She says several students are starting a nonprofit organization to provide positive activities for Somali youth in the community, and others are becoming vocal advocates for social justice on and off campus.
Gutierrez points out that her office is attempting to exercise sensitivity and cultural awareness when planning activities for prospective students. “Typically in the office of admissions we are committed to multicultural recruitment,” she says. “We work closely with the Somali Student Association in planning our recruitment events.”
She also says the admissions staff pays close attention to cultural needs. “We have a prayer room available; we try to ensure that they have vegetarian options when food is served; and we check our calendars to stay clear of religious holidays,” she added. “We try to show the people attending our events that we have a welcoming environment.”
Former St. Cloud State University SSA President Zamzam Mumin, who graduated last year, had praise for the university located in the city where Somali public school students were allegedly harassed.
“I felt that there was an awareness for cultural differences [at St. Cloud State],” Mumin says. “Multicultural Student Services promoted multiple events relating to culture. It provided many opportunities … to learn about other cultures. I definitely felt welcomed within the St. Cloud State community in comparison to the hostile St. Cloud community.”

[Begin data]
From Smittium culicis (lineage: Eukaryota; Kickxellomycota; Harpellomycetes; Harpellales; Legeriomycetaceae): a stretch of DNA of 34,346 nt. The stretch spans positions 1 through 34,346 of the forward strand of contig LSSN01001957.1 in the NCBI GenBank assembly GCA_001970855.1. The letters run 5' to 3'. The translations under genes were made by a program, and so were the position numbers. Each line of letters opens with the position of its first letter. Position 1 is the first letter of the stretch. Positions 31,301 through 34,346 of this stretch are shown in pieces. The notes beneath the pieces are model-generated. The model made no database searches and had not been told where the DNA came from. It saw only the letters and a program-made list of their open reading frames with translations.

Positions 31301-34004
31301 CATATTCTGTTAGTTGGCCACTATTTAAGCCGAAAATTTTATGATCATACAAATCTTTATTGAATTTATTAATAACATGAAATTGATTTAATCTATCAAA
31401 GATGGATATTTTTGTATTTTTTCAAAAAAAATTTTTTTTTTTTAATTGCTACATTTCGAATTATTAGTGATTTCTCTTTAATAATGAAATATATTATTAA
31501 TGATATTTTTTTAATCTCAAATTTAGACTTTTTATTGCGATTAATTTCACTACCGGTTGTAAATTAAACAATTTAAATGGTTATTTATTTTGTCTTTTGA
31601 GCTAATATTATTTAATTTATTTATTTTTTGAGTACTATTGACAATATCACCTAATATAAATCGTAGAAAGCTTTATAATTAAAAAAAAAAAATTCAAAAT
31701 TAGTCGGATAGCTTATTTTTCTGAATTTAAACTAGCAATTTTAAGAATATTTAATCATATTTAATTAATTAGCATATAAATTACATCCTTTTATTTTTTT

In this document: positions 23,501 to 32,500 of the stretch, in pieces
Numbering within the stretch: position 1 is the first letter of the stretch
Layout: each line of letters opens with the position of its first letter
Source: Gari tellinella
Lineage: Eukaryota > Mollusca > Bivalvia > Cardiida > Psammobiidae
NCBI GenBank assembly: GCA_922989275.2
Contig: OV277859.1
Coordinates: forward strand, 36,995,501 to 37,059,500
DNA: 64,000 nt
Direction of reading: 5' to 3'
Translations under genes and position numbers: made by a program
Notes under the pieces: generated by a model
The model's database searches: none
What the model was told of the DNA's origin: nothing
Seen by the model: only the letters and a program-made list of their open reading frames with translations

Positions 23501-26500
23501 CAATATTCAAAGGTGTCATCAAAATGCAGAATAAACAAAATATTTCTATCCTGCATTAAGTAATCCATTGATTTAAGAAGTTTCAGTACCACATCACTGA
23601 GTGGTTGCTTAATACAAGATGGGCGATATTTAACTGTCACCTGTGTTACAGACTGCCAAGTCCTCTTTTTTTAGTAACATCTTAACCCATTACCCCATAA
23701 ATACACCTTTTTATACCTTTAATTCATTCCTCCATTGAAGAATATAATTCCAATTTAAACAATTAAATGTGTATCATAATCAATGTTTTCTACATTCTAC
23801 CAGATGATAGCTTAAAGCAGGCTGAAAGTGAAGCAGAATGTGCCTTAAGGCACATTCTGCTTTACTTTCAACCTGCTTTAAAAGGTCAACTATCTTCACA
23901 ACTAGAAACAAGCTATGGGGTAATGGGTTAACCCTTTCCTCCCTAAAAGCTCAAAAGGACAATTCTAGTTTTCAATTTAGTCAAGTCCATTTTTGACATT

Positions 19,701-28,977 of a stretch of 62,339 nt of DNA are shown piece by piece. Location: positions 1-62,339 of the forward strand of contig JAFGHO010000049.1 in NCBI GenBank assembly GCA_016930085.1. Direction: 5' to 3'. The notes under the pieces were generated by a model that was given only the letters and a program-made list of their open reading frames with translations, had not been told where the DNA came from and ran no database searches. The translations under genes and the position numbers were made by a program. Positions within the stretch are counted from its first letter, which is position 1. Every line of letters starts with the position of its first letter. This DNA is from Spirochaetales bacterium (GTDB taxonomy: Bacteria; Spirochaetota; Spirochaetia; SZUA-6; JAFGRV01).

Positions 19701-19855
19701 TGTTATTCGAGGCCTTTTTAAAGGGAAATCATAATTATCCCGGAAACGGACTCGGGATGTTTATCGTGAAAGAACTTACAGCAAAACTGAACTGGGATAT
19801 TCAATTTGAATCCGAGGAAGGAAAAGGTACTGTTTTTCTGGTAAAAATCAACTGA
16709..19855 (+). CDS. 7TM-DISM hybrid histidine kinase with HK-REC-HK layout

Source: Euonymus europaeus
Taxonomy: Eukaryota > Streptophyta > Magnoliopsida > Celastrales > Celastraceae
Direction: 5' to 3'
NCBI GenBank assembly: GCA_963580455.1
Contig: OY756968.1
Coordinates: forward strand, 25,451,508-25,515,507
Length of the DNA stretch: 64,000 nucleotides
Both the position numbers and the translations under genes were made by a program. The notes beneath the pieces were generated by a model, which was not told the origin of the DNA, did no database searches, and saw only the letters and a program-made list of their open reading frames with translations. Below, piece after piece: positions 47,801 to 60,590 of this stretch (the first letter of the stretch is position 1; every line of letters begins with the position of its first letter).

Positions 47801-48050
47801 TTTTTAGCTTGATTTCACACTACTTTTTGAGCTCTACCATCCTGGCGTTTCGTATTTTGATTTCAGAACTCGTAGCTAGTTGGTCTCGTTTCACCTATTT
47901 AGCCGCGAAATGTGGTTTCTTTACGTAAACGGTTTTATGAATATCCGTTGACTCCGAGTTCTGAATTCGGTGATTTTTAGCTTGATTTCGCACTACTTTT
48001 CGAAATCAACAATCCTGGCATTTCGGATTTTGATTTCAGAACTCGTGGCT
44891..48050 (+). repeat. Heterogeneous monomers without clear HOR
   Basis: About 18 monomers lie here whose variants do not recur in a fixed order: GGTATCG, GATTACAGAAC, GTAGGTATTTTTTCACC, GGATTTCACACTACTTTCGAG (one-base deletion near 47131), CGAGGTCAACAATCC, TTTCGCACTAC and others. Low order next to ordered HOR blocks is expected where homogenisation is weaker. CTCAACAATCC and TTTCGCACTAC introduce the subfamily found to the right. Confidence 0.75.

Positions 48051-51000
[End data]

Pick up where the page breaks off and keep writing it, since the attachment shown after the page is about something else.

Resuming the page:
The Minnesota chapter of the Council on American Islamic Relations filed complaints on behalf of public school students in St. Cloud and Owatonna, which led to months of investigations by the Justice Department’s Office of Civil Rights and the U.S. Department of Education.
The two communities have seen significant increases in immigrants from Somalia as families have sought to escape civil war and poverty in that East African nation. The complaints included allegations of harassment by students, teachers and staff. The settlement stated that the districts did not violate civil right laws but that their training and policies did not sufficiently address the allegations.